# Sum of random number of random variables

by fredliu
Tags: number, random, variables
 P: 2 Hi, Guys, I'm new to this forum, and don't have strong background in probability theory, so please bare with me if the question is too naive. Here's the question, In a problem I'm trying to model, I have a random variable (say, R), which is a sum of random number (say, N) of random variables (say, Hi), in which all Hi are i.i.d.. I have distribution of both N and Hi, and I am interested in the expected value and variance of R. Any suggestions how I can get it? My initial thought is E(R) = E(N)*E(Hi), but i feel it not quite right.. and it's even harder to have variance of R. I did some googling, and found out ways to sum rvs, but not so much of how to find random sums.. Any suggestions? or hint about where I can find related information? Thanks
 P: 284 Use the tower property which says that $$E(E(X|Y))=E(X)$$. In your case the solution is $$E\left(\sum_{i=1}^N H_i \right)=E\left(E\left(\sum_{i=1}^N H_i | N\right)\right)=E\left(\sum_{i=1}^N E(H_i)\right)=E(N E(H_1))$$. Furthermore is N and His are independent then you can say that $$E(R)=E(N)E(H_1)$$. Hope this helps.
 Sci Advisor P: 5,935 To get the variance, you can apply the same approach (as Focus) to get the second moment and then use the usual relationship between second moment and variance.
P: 2

## Sum of random number of random variables

Thanks very much for all your replies, guys~~

I'll look into the suggested approach, thanks a bunch~~
 P: 13 This question is related to another, so if I may, I'd like to add it to this thread. In my Sheldon Ross, First Course in Probability, there is a derivation that has stumped me. The author wants to show how to use the conditional variance formula $$Var(X) = E[Var(X|Y)] + Var(E[X|Y])$$ to derive the following identity: $$Var(\sum_{i = 1}^{N}X_i) = E[N]Var(X) + (E[X])^2Var(N)$$ but he skips some steps and succeeds in losing me. :-) All he says, by way of derivation, is that the following two statements hold: $$E[\sum_{i = 1}^{N}X_i|N] = NE[X]$$ $$Var(\sum_{i = 1}^{N}X_i|N) = NVar(X)$$ But if I substitute these into the conditional variance formula I get: $$Var(X) = E[Var(X|N)] + Var(E[X|N])$$ $$= E[NVar(X)] + Var(NE[X])$$ $$= E[N]E[Var(X)] + Var(NE[X])$$ In the last step, I can separate E[N] because N and X are independent, but I can think of no further simplifications. I've been looking around for a handy identity for a variance of a product, but cannot find anything. Suggestions?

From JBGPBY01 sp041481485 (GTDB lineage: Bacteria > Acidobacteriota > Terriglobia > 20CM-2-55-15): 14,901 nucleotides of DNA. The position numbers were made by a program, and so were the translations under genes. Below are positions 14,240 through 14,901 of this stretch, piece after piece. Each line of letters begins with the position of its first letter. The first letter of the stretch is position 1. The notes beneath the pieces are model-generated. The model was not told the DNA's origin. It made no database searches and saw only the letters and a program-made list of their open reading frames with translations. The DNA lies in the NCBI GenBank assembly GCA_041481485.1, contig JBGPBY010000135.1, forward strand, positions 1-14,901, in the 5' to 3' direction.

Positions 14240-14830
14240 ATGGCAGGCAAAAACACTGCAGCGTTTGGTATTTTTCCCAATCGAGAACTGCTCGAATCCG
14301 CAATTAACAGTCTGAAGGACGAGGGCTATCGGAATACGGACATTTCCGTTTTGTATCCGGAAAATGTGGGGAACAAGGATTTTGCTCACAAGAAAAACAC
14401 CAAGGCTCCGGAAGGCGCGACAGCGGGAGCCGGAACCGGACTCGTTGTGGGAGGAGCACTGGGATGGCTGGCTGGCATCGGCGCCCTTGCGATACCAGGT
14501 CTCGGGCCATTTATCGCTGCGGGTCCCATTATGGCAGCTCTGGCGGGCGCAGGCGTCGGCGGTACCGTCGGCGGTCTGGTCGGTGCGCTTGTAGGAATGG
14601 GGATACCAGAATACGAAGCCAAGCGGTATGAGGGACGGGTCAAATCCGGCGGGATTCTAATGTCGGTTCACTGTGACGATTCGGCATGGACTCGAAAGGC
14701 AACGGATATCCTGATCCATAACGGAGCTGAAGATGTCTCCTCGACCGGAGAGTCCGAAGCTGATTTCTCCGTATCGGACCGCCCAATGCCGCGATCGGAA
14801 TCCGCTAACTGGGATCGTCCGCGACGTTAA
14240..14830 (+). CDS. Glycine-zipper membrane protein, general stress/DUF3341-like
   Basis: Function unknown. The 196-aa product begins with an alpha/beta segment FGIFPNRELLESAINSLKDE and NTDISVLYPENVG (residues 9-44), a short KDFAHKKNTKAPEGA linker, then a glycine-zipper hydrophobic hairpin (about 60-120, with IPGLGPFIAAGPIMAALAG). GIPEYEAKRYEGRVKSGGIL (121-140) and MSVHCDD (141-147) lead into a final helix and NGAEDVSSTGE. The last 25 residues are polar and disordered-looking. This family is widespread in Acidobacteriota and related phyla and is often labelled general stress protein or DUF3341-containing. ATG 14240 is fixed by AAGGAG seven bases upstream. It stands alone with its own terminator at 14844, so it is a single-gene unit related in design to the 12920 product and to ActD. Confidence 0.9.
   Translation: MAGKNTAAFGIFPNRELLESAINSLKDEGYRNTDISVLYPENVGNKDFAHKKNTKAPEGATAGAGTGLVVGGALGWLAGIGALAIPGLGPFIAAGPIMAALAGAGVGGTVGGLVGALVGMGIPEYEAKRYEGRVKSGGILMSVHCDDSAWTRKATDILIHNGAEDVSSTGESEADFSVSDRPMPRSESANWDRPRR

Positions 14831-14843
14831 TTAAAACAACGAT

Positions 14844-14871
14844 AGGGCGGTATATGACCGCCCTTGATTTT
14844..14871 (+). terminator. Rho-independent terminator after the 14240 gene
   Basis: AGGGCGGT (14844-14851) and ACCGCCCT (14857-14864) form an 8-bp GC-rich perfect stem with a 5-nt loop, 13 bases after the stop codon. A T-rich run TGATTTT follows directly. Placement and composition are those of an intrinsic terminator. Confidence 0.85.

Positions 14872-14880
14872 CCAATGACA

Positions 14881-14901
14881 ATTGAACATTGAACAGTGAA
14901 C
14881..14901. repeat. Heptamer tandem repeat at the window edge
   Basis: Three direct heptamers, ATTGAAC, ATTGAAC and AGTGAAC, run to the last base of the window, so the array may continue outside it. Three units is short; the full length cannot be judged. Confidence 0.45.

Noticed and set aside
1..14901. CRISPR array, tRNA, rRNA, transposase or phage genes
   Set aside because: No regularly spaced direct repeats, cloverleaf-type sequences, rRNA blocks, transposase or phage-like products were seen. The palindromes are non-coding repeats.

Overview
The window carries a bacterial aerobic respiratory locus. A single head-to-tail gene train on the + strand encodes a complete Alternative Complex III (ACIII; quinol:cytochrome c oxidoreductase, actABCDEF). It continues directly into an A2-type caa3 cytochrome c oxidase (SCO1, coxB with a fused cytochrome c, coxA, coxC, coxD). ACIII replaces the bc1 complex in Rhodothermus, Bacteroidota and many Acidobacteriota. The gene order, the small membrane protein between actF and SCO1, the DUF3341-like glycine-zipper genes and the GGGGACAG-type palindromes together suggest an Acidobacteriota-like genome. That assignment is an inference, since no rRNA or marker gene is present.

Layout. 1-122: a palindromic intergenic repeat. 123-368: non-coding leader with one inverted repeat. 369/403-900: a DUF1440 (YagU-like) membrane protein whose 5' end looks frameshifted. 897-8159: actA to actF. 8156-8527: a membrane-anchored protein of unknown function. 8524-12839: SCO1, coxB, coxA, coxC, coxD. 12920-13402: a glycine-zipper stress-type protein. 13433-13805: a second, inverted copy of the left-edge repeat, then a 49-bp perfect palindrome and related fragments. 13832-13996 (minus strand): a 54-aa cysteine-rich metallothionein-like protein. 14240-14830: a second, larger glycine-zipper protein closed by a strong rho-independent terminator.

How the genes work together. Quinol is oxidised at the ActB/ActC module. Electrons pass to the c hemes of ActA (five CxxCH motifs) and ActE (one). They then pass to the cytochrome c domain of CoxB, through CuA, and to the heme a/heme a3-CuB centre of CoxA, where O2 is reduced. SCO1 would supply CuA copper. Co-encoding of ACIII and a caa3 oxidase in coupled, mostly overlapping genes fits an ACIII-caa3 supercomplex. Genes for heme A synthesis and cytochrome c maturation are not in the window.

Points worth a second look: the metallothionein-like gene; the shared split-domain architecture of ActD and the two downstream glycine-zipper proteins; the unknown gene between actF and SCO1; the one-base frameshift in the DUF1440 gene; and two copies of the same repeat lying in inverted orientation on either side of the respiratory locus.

P: 532
 Quote by pluviosilla $$Var(X) = E[Var(X|N)] + Var(E[X|N])$$ $$= E[NVar(X)] + Var(NE[X])$$ $$= E[N]E[Var(X)] + Var(NE[X])$$ ... Suggestions?
how about using $E[Var(X)]=Var(X)$ and $Var(NE[X])=Var(N)E[X]^2$?
 P: 103 E[X] is just a number, so you have to work out the variance of a constant times N. That is standard: Var(kY)=k^2.Var(Y) for k constant and Y an r.v. Don't forget that Var (Y)= E(Y^2) - E(Y)^2 as well, when you're doing things like this. So if U and V are independent Var(UV)= E(U^2V^2) - E(UV)^2 = E(U^2)E(V^2) - E(U)^2E(V^2) which can be related, albeit messily, to Var(U) and Var(V).
 P: 13 "E[X] is just a number" - Yes! Seems obvious now, but that is what I was overlooking. I suppose we could also say that Var(X) is just a number, which explains the other identity that I overlooked: E[Var(X)] = Var(X). Thanks very much for these helpful replies!
 P: 1 Please consider this one as well. I have a set of (say N) random variables (X_i), of which I know the pmf. I want to find the probability of (sum(i=1 to N) X_i)=K where K is a consnant.

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